Never use any built-in types as your variable name... You do have any other name to use. Use any arbitrary name for your variable instead...


I find many answers up to date and properly answered but will add something new to stack of answers.

In python there are infinite ways to do this, here are some instances
Normal way

>>> l= [1,2,"stackoverflow","python"]
>>> l
[1, 2, 'stackoverflow', 'python']
>>> tup = tuple(l)
>>> type(tup)
<type 'tuple'>
>>> tup
(1, 2, 'stackoverflow', 'python')

smart way

>>>tuple(item for item in l)
(1, 2, 'stackoverflow', 'python')

Remember tuple is immutable ,used for storing something valuable. For example password,key or hashes are stored in tuples or dictionaries. If knife is needed why to use sword to cut apples. Use it wisely, it will also make your program efficient.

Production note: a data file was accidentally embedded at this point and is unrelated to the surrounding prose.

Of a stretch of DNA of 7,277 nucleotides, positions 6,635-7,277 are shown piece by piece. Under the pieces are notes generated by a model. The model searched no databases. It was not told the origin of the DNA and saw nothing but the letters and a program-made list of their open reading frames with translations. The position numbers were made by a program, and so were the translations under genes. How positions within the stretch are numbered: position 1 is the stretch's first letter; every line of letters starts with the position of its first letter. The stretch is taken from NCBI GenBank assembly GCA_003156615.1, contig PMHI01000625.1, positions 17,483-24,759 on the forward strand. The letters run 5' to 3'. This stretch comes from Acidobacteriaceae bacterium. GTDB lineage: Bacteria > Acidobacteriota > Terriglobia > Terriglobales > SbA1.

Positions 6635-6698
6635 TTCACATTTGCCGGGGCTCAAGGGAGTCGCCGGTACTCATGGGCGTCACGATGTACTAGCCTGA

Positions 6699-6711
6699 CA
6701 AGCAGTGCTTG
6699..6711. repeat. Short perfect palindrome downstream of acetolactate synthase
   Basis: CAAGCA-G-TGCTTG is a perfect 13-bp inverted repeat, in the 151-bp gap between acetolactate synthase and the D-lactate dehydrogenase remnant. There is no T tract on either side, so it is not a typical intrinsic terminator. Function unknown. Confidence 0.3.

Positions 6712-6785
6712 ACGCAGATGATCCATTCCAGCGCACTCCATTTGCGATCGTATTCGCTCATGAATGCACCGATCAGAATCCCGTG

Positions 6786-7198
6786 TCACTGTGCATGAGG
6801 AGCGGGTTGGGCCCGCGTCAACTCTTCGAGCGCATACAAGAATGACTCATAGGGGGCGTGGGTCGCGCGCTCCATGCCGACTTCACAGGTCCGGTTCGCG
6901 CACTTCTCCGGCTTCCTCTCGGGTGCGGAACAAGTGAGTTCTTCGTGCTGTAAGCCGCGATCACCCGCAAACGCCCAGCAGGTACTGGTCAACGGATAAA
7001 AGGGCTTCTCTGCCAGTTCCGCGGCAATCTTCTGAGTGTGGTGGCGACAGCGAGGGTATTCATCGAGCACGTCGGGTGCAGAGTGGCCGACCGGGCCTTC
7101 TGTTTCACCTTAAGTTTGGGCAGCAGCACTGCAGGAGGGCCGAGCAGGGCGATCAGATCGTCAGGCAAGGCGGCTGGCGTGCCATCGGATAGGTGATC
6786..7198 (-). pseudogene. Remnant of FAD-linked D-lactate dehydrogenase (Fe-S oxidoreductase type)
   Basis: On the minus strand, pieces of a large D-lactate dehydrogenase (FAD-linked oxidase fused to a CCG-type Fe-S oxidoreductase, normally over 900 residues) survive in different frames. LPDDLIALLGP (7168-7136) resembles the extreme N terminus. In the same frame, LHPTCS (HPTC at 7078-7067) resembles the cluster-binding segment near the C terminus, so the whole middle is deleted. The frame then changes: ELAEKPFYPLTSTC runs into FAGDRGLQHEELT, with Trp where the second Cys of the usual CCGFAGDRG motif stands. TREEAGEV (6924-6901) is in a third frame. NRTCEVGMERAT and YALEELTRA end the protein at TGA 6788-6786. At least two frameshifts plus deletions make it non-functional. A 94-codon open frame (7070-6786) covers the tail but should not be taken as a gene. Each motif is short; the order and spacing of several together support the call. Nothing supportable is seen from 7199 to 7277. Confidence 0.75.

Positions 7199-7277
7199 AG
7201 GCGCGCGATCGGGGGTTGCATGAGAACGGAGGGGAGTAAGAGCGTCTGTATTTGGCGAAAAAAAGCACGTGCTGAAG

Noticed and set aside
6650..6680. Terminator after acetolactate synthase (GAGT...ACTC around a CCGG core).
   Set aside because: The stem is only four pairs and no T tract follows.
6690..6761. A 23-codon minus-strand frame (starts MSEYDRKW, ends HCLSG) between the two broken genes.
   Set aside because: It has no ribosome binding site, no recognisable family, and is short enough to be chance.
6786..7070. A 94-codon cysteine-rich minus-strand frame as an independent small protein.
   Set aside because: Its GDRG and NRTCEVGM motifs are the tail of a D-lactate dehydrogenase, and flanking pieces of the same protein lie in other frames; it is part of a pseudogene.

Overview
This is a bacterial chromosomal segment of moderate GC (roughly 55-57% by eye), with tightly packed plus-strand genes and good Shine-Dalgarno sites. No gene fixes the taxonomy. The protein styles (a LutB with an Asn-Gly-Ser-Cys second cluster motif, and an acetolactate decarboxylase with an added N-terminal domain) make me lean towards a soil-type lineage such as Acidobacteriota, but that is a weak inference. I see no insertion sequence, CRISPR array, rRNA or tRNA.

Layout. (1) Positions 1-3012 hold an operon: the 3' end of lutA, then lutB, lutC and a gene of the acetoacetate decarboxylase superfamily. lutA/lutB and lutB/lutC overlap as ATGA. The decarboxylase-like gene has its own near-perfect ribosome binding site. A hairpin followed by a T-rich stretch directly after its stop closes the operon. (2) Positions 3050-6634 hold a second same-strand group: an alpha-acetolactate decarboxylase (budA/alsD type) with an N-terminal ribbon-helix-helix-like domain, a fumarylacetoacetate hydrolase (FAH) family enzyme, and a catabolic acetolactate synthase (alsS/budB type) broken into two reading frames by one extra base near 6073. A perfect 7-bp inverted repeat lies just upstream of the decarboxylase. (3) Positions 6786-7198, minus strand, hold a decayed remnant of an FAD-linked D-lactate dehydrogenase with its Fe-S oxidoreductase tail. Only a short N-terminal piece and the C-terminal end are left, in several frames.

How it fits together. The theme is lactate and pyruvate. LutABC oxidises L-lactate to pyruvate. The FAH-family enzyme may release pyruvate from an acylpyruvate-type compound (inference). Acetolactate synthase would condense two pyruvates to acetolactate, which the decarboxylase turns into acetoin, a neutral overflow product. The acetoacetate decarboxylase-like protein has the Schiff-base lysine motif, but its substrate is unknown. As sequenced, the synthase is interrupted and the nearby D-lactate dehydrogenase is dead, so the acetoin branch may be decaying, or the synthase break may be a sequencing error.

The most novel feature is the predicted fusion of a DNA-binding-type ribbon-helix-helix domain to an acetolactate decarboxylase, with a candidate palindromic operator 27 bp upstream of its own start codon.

• 6
    What is the advantage of the second way? Commented Mar 21, 2019 at 20:07
  • @GrannyAching in this modern world definition of smart keeps changing, since it is lazy approach done in one line, i guess it is smart way. Commented Jul 25, 2019 at 8:40
  • 4
    tuple(l) (first way) is shorter than tuple(item for item in l) (second way). Commented Jul 25, 2019 at 17:21

This should work - tuple([x for x in words])

  • This is just the same as tuple(words)... Note that this question was asked more than 10 years ago, already heavily answered and essentially caused by a typo. I really don't see the point in answering it
    – Tomerikoo
    Commented Feb 16, 2023 at 12:52
l1 = []   #Empty list is given

l1 = tuple(l1)   #Through the type casting method we can convert list into tuple

print(type(l1))   #Now this show class of tuple
  1. Have you assigned the name 'tuple' as a variable name? it should work fine.

L is a list and we want to convert it to a tuple.

L = [1, 2, 3]


By invoking tuple, you convert the list (L) into a tuple. As done above.

>> (1, 2, 3)

you can go ahead and access any item in the tuple using the square brackets. L[0]